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Publication numberUS6985683 B2
Publication typeGrant
Application numberUS 10/701,853
Publication dateJan 10, 2006
Filing dateNov 5, 2003
Priority dateNov 5, 2003
Fee statusPaid
Also published asUS20050095030, WO2005047984A2, WO2005047984A3
Publication number10701853, 701853, US 6985683 B2, US 6985683B2, US-B2-6985683, US6985683 B2, US6985683B2
InventorsMark Duane Foster, James Christopher Piotrowski
Original AssigneeLexmark International, Inc.
Export CitationBiBTeX, EndNote, RefMan
External Links: USPTO, USPTO Assignment, Espacenet
Method of mitigating toner damage in high speed contact developing with end seal
US 6985683 B2
Abstract
A developer roller (5) is rotated rapidly for high speed printing, which can cause excessive heating at end seal (1). Heat damage to toner (24) is avoided by providing gaps (30 a, 30 b) under the seals (1) which reduce the stiffness of developer roller (5) and thereby reduce frictional heating.
Images(4)
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Claims(2)
1. A method of imaging at high speeds in a xerographic imaging device having a rotating imaged photoconductor roller, a developer roller, and toner in a chamber which supplies toner to said developer roller, and at least one seal located in contact with said developer roller to contain toner, the step of:
developing images on said photoconductor roller by rotating said developer roller past said photoconductor roller, said developer roller having a region under said seal which reduces the stiffness under said seal so that significant frictional heat damage to said toner which would occur without said region which reduces stiffness does not occur.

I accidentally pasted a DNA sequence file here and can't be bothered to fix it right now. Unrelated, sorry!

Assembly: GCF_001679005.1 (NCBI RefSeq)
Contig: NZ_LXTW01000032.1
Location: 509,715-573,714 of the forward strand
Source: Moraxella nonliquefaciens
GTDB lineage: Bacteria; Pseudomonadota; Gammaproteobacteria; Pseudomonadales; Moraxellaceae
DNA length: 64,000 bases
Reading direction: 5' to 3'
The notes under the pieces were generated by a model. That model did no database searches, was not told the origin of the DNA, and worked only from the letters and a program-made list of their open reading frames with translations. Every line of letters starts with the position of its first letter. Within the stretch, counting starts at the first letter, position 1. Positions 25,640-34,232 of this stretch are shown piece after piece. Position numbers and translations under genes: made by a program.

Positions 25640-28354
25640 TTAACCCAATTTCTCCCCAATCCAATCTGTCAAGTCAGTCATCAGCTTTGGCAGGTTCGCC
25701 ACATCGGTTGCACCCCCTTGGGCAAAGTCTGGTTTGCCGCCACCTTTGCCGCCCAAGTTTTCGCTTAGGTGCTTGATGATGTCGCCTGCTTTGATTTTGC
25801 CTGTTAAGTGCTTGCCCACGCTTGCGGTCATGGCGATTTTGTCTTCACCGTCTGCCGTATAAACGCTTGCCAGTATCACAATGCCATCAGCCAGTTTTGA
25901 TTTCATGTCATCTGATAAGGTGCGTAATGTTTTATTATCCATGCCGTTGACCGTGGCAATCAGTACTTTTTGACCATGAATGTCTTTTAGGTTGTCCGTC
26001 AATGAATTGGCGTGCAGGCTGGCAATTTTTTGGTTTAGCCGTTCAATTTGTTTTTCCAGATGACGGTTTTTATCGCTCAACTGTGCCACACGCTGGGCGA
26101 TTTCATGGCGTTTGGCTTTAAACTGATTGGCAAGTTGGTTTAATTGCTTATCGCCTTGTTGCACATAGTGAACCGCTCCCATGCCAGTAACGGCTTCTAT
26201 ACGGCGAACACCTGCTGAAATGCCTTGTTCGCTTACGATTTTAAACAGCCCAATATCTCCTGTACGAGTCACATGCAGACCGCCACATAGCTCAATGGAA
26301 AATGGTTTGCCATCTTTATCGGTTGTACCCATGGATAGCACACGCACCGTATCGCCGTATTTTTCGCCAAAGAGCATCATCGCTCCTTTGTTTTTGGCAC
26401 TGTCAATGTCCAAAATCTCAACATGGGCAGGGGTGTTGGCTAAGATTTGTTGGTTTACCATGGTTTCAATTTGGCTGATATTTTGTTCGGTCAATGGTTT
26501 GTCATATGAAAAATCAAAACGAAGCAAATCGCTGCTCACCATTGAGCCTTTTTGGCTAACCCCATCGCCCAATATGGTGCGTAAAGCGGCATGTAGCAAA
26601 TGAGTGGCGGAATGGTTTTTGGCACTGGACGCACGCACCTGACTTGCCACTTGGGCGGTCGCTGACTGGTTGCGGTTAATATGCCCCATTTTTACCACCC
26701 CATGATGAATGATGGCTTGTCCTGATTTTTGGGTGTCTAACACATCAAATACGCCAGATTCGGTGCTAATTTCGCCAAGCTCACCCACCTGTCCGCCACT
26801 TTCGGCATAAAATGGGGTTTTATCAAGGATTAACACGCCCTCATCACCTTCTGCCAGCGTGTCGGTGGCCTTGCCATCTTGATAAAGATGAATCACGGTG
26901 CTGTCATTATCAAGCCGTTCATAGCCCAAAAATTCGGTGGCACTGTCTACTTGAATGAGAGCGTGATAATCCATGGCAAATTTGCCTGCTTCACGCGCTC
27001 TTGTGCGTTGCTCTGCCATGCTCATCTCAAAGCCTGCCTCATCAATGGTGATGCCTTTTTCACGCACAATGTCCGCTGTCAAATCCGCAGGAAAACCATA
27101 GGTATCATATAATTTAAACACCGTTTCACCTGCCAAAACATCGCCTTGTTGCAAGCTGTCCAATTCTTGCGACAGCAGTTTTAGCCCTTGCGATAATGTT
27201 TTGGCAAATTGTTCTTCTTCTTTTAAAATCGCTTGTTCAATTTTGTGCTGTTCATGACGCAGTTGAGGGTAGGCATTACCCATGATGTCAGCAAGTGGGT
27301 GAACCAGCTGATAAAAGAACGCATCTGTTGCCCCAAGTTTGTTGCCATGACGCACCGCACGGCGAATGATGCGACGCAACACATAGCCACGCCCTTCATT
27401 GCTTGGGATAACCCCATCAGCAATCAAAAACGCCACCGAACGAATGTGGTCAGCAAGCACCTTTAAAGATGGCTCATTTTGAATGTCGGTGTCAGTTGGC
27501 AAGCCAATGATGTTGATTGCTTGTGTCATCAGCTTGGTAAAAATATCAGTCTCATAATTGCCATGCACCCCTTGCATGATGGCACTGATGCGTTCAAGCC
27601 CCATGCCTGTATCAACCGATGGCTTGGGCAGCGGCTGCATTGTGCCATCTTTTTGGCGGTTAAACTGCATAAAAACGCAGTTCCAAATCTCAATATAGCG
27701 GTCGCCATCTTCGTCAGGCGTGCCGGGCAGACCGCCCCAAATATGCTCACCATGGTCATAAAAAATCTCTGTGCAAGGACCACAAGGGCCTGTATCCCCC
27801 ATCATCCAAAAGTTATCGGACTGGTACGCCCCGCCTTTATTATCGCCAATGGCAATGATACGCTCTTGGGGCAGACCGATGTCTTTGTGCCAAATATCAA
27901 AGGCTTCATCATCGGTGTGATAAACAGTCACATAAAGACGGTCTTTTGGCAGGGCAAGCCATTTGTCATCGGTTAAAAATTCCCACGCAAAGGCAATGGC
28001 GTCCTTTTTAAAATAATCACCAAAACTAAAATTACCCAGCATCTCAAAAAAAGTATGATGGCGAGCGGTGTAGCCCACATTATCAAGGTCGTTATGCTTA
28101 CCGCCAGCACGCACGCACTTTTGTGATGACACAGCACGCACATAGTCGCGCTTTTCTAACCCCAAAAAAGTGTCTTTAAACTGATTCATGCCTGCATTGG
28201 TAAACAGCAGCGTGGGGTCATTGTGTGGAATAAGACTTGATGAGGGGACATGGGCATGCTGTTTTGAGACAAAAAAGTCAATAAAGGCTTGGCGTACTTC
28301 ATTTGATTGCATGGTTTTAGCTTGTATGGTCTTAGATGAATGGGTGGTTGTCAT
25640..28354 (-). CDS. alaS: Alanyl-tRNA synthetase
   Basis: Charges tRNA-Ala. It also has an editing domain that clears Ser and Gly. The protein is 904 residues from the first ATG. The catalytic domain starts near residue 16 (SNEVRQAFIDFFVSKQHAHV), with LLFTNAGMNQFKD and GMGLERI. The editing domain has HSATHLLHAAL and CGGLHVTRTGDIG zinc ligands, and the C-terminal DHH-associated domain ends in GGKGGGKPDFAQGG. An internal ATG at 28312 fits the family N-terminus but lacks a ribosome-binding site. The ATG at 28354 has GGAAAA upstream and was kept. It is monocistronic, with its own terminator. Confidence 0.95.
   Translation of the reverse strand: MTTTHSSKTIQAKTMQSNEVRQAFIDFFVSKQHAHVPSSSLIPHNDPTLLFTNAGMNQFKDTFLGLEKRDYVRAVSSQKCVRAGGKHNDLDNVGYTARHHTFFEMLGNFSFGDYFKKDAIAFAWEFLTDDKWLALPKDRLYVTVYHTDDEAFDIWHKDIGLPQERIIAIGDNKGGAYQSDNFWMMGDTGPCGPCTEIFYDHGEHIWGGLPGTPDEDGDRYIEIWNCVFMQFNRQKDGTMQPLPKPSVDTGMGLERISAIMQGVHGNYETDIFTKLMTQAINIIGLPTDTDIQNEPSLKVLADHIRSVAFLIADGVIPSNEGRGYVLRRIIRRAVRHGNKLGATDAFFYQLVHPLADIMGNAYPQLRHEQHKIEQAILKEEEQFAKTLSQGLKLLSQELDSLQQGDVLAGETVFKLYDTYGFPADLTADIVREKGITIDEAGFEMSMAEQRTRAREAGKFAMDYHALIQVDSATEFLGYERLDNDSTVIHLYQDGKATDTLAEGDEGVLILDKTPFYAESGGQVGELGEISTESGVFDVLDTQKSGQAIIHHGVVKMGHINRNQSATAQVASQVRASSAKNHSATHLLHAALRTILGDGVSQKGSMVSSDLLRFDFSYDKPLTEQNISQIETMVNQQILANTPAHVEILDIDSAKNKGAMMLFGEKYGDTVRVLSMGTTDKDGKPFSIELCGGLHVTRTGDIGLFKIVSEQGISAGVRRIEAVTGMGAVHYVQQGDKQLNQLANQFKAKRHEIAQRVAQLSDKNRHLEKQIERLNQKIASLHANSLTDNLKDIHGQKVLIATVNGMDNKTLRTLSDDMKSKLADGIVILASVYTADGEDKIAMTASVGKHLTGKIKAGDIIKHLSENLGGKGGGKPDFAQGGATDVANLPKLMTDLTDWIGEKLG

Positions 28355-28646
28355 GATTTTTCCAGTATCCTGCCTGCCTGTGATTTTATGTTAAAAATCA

2. A method of imaging at high speeds in a xerographic imaging device having a rotating imaged photoconductor roller, a developer roller, and toner in a chamber which supplies toner to said developer roller, and at least one seal located in contact with said developer roller to contain toner, the step of:
developing images on said photoconductor roller by rotating said developer roller past said photoconductor roller, said developer roller having a gap under said seal which reduces the stiffness under said seal so that significant frictional heat damage to said toner which would occur without said gap which reduces stiffness does not occur.
Description
TECHNICAL FIELD

This invention relates to xerographic imaging by interaction between a developer roller and a photoconductor roller having an electrostatic image rotating at high speeds, the developer roller having an end seal subject to frictional heating.

BACKGROUND OF THE INVENTION

A common method of development with toner of an electrostatic image on a photoconductor roller (typically termed a drum) is by a developer roller moved in contact with the photoconductor roller. The developer roller has toner applied to it and holds a layer of toner by electrostatic attraction. The developer roller rotates past a doctor blade, which may also have an electrical charge, and then contacts the rotating photoconductor roller.

In this configuration a source of toner is located on the side of the developer roller opposite the photoconductor roller. Seals of various kinds are employed to prevent this toner from escaping from the sides of the developer roller. Typically the seal is a member that is shaped to fit the contour of the developer roller and is resilient so that it can be firmly pressed between the end of the developer roller and a frame member. Some such seals take the form of a letter J and are often termed J-seals.